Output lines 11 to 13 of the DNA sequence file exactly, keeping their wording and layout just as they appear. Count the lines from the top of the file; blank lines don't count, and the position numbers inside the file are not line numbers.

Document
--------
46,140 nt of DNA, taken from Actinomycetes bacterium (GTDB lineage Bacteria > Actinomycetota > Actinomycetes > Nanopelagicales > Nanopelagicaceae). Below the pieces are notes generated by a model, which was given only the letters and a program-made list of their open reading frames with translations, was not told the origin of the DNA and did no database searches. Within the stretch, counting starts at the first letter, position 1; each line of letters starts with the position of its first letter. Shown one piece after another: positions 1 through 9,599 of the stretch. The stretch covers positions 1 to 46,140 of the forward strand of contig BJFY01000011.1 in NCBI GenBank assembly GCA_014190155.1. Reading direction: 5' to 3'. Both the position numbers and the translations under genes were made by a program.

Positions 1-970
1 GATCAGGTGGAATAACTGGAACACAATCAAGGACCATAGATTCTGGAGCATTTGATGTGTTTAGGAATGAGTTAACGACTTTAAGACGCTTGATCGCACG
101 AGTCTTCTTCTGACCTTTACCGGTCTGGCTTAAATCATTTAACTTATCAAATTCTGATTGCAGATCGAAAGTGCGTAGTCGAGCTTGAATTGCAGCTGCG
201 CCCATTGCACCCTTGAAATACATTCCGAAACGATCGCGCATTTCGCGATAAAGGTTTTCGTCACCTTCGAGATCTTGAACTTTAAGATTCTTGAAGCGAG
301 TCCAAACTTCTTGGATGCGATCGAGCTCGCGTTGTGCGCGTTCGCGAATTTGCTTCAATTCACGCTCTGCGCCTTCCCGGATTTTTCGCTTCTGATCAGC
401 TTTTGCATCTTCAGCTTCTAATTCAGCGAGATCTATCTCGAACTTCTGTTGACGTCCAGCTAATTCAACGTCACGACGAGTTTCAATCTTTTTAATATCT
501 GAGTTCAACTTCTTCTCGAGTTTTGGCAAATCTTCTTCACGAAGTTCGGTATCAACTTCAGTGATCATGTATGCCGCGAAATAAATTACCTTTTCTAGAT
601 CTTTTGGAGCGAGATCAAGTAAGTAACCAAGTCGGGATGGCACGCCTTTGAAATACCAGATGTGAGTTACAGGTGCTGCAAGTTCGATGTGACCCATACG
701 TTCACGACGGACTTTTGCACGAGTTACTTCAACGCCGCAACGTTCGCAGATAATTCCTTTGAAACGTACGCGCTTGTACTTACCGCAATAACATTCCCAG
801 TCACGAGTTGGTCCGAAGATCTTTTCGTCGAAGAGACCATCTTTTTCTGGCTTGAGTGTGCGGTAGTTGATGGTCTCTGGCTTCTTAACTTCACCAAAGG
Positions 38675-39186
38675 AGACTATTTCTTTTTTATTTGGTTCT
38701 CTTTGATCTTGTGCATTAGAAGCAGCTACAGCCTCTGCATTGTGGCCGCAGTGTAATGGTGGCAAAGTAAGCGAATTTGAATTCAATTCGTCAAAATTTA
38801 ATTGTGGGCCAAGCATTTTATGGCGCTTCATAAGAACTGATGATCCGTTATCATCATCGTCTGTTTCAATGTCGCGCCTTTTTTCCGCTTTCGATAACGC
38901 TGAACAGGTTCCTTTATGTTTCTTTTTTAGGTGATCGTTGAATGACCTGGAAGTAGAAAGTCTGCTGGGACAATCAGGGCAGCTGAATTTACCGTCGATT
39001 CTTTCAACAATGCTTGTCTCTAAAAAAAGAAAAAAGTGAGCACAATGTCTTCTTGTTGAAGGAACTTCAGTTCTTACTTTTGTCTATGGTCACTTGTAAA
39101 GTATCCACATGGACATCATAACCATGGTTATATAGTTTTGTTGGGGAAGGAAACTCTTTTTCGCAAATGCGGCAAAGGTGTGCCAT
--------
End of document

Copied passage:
801 TCACGAGTTGGTCCGAAGATCTTTTCGTCGAAGAGACCATCTTTTTCTGGCTTGAGTGTGCGGTAGTTGATGGTCTCTGGCTTCTTAACTTCACCAAAGG
Positions 38675-39186
38675 AGACTATTTCTTTTTTATTTGGTTCT